In Case You Needed More Proof of the Power of Deep Work…

Cal Newport’s latest blog post:

As longtime readers know, I enjoy tracking down the deep work habits of well known and highly accomplished individuals. This is why I was happy to recently stumble across a pair of interviews (here and here) in which the novelist John Grisham describes his professional routines.

Here’s what I learned…

  • Grisham primarily writes his novels during the winter months on his farm in Oxford, Mississippi. During this period he works five days a week, starting at 7 am and typically ending by 10 am.
  • Grisham writes in a period outbuilding on his property that used to house an antebellum summer kitchen. He and his wife refurbished the kitchen to maintain its period details (with the main exception being that they added electricity and air conditioning). Crucially, as Grisham explains: “[the building has] no phone, faxes, or internet. I don’t want the distraction. I don’t work online. I keep it offline.”
  • Grisham maintains strict rituals for his writing. He starts work on a novel on the same day each year, and starts writing each day at the same time. He works on the same computer. He drinks the same type of coffee out of the same cup. “My office routine rarely varies,” he explains. “It’s pretty structured.”
  • Grisham starts a new novel on January 1st and is usually done with the bulk of the writing by the end of March. He aims to be completely done with the manuscript by July. This leaves a nice half year period to recharge and work on new ideas.

I understand we all have different life circumstances and professions. Not many of us can construct a schedule just like Grisham’s. But the point is that highly focused, distraction-free work actually gives you more freedom, more free time in your life.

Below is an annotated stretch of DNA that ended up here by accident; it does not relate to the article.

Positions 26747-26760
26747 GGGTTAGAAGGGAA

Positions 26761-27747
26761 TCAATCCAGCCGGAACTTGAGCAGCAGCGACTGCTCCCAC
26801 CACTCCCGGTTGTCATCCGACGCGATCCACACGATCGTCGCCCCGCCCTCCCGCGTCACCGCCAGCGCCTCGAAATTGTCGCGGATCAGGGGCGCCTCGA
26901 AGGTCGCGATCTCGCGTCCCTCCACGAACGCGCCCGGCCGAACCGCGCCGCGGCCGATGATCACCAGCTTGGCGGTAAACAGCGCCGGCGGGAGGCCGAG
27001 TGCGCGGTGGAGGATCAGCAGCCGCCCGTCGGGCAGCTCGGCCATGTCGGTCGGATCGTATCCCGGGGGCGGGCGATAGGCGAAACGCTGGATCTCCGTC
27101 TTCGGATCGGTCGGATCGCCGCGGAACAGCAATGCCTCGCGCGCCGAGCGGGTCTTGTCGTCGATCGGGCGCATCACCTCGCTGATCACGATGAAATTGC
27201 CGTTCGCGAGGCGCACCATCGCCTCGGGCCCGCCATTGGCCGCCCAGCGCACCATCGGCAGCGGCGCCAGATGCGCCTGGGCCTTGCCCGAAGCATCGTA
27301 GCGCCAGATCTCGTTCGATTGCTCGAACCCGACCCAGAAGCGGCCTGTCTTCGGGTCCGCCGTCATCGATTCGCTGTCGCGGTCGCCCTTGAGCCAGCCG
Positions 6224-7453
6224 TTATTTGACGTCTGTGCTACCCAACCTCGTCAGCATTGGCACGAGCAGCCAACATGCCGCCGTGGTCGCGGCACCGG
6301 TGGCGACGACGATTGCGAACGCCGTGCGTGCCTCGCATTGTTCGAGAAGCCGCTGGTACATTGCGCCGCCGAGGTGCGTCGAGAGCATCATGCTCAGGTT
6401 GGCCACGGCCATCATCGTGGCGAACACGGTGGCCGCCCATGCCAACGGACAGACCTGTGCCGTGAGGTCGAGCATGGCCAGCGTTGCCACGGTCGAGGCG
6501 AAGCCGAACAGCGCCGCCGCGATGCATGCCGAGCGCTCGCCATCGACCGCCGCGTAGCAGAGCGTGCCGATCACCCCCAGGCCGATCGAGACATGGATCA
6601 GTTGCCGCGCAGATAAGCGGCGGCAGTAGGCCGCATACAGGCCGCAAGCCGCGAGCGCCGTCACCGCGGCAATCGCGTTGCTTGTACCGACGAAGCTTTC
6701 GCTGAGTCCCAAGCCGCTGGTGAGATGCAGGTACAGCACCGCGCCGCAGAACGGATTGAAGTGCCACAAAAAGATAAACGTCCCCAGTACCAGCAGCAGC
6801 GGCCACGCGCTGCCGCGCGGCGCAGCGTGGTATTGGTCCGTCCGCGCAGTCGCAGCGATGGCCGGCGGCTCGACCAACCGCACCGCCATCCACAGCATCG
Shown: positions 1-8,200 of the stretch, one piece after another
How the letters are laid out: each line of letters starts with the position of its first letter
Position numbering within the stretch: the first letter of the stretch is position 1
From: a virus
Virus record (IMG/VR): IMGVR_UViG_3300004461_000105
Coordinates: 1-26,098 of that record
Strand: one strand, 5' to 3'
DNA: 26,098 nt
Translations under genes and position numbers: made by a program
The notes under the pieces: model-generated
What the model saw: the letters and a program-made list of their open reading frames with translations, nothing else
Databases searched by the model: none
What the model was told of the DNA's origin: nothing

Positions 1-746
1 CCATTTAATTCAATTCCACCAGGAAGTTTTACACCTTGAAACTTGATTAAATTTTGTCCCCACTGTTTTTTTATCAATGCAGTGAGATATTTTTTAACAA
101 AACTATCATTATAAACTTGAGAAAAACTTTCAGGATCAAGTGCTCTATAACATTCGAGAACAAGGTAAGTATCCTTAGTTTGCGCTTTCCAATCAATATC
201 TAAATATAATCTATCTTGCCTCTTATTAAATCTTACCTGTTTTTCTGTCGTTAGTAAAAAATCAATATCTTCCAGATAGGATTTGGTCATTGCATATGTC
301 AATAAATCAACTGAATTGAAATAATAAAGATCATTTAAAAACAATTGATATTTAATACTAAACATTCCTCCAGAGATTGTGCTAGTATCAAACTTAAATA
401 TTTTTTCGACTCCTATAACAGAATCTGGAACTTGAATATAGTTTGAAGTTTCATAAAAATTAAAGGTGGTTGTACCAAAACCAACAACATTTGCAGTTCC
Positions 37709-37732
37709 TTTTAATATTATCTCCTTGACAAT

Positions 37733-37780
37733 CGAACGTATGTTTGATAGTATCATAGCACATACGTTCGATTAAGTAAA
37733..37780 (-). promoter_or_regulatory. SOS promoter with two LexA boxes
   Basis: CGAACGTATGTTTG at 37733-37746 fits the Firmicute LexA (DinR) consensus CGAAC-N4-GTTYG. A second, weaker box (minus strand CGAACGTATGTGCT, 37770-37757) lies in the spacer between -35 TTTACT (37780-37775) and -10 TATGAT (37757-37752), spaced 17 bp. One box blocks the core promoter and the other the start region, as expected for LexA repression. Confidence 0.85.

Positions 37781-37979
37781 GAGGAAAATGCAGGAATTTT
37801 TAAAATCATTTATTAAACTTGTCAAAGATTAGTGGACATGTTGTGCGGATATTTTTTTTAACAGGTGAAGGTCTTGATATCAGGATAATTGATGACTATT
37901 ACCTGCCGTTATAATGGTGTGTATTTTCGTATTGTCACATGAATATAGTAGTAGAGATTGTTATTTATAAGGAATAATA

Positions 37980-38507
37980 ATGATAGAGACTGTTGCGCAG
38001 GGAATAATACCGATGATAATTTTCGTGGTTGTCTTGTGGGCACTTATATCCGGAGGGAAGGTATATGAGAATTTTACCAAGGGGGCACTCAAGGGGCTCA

You Shouldn’t Become a Writer

Mike Cernovich writes just as much in a recent post on Danger & Play. Excerpt:

The life of a writer is to write every day in obscurity….for years. If you’re lucky, you’ll “break through” in three years. It took me 15 years to earn a full-time living from writing. Today it’s easy street, but factor in opportunity cost and you’d wonder why the hell anyone gets into this game.

I used to be a sports blogger. I started at age nine and didn’t begin making money until age 15. That amounts to six years of constant blogging without anything to show for it. And even by the time I was “making money,” my best months hardly exceeded $150. Peanuts.

I quit sports blogging by age 17 for two reasons: 1) I simply got bored writing only about sports and 2) I could no longer stand the inherent liberal bias in most sports journalism. I never cared about the money. If I did, I would’ve kept going.

I’m 20 now. Let’s just say I hadn’t quit sports blogging. Even if I had a full-time gig by now, I would’ve blogged in relative obscurity for over a decade to get to that point.

If you want to become a writer, you have to write. Day in and day out. For years. With little to no readership. That’s what it takes, folks.